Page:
A half-decade after the demolition of its on-site predecessors, the retail building replacing the former Ruggles Grill at 903 Westheimer Rd. just east of Montrose Blvd. is almost complete. Going inside the new 6,536-sq.-ft. structure across from Uchi: a couple of Dallas imports.
On the right, on the side closer to the Smoothie King drive-thru, will go the first out-of-Dallas location of the East Hampton Sandwich Company chain. On the left, next to the side parking lot and the Woman’s Home’s Cottage Shop, will be the second Houston location of Velvet Taco. Sandwiched between them is a 1,120-sq.-ft. space that appears to be still available, according to leasing documents — perhaps for a third wheat-wrapped-lunch spot of north Texas origin.
A 57-spot parking lot wraps around and in back of the building:
Here’s your chance to see in first person what the city’s come up with for that under-discussionredo of Westheimer Rd. in Montrose. The video above flies viewers slowly through a flatly rendered Westheimer corridor east of Shepherd Dr. (complete with digital versions of all your favorite ex-clothing shops, storied condo buildings, and paired Mattress Firms) with the new street plan in place. Reality check with the existing state of the roadways happens at a handful of the corridor’s intersections.
The biggest change: A drop down to 2 lanes of car traffic in most places (versus the 4 narrow lanes currently in place), beginning around Huldy St. and moving east. The road would briefly widen back out to 4 lanes around the crossing of Montrose Blvd., then back down to 2 until the name swap to Elgin St. at Bagby St. All that slimming down leaves room for wider sidewalks; the plan also includes some set-aside zones for bus drop-off, some left turn lanes, and a few stretches of parallel parking areas, highlighted in pink.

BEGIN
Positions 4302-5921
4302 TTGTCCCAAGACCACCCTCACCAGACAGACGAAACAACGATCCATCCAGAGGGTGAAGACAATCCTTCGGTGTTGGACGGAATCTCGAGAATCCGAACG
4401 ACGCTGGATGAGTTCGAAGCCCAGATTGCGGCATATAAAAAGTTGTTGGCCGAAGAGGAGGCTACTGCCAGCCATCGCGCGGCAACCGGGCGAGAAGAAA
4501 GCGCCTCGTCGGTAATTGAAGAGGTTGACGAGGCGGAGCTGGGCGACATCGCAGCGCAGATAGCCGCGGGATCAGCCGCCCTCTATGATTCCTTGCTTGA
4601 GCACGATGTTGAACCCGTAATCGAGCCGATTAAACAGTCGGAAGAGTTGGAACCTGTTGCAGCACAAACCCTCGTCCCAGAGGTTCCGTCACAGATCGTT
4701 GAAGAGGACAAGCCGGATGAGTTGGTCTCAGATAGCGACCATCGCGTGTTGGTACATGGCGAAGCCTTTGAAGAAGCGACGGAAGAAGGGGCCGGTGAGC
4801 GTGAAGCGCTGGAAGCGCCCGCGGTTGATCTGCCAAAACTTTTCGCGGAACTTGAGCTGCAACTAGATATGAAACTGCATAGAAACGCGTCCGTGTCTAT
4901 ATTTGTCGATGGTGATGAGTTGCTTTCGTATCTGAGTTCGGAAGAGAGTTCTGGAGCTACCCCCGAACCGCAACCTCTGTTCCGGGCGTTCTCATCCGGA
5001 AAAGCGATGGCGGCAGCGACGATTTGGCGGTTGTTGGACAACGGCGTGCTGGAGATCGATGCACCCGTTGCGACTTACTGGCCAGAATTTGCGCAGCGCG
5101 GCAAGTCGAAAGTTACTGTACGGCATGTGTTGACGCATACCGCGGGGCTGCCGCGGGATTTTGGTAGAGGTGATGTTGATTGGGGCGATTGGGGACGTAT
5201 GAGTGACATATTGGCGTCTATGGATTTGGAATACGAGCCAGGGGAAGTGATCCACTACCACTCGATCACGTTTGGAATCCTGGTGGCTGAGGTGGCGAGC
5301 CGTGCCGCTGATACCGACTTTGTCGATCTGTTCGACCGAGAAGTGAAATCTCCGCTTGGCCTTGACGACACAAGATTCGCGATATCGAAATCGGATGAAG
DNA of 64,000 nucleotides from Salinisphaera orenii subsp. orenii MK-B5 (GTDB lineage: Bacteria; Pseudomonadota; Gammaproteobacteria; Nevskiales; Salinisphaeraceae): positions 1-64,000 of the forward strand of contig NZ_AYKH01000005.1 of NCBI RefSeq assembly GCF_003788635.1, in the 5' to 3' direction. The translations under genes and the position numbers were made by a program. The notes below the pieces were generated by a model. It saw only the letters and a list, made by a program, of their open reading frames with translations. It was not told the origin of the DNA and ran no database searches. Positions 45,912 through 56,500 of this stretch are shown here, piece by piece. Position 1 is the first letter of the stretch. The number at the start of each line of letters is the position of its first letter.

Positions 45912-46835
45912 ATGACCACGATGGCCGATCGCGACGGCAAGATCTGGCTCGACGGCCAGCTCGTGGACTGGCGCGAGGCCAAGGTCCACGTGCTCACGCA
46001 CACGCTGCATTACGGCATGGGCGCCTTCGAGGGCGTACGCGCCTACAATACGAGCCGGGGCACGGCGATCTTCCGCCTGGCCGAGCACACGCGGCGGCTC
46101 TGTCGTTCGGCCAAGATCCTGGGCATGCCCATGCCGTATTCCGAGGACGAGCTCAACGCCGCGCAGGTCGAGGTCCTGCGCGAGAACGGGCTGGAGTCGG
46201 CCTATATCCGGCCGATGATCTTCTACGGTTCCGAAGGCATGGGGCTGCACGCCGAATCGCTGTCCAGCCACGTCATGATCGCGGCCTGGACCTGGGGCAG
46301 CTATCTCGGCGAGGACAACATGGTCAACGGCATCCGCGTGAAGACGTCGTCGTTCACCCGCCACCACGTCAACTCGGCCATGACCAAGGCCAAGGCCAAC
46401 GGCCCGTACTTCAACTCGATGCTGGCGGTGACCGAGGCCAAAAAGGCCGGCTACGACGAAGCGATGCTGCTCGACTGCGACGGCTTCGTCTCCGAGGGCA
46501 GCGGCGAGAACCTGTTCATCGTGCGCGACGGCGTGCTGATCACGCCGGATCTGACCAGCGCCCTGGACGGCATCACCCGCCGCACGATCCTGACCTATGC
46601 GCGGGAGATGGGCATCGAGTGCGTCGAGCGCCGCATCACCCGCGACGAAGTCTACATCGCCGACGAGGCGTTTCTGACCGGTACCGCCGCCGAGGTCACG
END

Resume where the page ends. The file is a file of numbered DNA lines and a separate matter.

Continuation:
The equipment for some sort of procedure was noted at the corner of Dunlavy St. and Westheimer Rd. this morning by a reader driving by. Determinedly artsy Australian hair-and-skincare shop Aēsop looks to be setting up in the retail shell left empty by the sudden 2015 evaporation of clothing boutique Duo, located across the street from Café Brasil and Hollywood Food & Cigar to the west and the north respectively.
And the space next door currently hosting American Apparel may be cleared out for a new tenant around the end of April, as well: Following a sale of the twice-bankrupt clothing company’s brand and intellectual property to a Canadian company, all of American Apparel’s US stores may end up closing by then, and part of the company’s production is probably getting outsourced.